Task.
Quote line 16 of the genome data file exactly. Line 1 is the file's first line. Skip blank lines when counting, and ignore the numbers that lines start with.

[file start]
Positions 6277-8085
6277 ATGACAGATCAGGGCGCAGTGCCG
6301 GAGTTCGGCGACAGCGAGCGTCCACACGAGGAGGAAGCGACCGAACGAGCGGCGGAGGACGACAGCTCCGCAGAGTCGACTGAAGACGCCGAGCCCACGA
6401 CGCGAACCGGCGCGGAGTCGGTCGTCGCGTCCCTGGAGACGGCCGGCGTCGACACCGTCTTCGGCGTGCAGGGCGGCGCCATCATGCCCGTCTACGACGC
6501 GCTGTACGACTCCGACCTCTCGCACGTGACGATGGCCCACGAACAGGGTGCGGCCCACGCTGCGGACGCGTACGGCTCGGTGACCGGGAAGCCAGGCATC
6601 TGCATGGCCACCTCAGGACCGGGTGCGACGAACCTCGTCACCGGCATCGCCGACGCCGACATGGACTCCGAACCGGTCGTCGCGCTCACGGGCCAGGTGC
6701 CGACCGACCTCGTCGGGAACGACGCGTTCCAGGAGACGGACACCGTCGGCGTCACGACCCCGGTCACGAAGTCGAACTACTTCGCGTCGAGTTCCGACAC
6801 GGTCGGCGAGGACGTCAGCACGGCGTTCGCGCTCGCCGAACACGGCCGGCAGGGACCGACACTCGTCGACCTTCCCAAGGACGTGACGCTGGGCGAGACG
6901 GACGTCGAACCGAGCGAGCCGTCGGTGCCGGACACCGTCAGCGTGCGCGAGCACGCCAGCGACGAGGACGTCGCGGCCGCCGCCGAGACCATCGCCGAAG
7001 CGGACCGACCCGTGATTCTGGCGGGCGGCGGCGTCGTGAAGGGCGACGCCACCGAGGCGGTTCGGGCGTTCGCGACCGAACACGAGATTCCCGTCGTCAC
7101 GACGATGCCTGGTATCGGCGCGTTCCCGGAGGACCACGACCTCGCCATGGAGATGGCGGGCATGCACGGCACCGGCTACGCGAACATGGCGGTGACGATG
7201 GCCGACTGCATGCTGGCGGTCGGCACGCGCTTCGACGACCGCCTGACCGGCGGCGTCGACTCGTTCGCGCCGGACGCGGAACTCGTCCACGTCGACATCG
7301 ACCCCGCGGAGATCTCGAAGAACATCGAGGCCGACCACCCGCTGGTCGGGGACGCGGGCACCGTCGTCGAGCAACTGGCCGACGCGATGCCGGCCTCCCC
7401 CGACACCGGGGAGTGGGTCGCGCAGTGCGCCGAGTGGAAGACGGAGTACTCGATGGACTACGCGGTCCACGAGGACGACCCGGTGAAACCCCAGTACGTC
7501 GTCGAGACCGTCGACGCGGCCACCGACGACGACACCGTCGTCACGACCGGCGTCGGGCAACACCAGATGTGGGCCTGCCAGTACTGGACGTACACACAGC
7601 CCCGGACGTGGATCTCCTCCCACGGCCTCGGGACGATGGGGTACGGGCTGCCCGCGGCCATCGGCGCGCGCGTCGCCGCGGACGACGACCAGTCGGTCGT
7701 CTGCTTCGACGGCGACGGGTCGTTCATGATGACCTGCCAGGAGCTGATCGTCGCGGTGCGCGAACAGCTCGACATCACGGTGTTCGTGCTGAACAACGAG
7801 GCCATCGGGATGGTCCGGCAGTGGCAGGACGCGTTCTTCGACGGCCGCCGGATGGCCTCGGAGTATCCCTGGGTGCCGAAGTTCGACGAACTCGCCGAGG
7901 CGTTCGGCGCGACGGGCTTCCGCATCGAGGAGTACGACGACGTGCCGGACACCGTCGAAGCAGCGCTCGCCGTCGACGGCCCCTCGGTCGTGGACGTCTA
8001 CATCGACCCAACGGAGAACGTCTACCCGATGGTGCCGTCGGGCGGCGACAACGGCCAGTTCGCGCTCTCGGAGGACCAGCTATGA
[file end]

7601 CCCGGACGTGGATCTCCTCCCACGGCCTCGGGACGATGGGGTACGGGCTGCCCGCGGCCATCGGCGCGCGCGTCGCCGCGGACGACGACCAGTCGGTCGT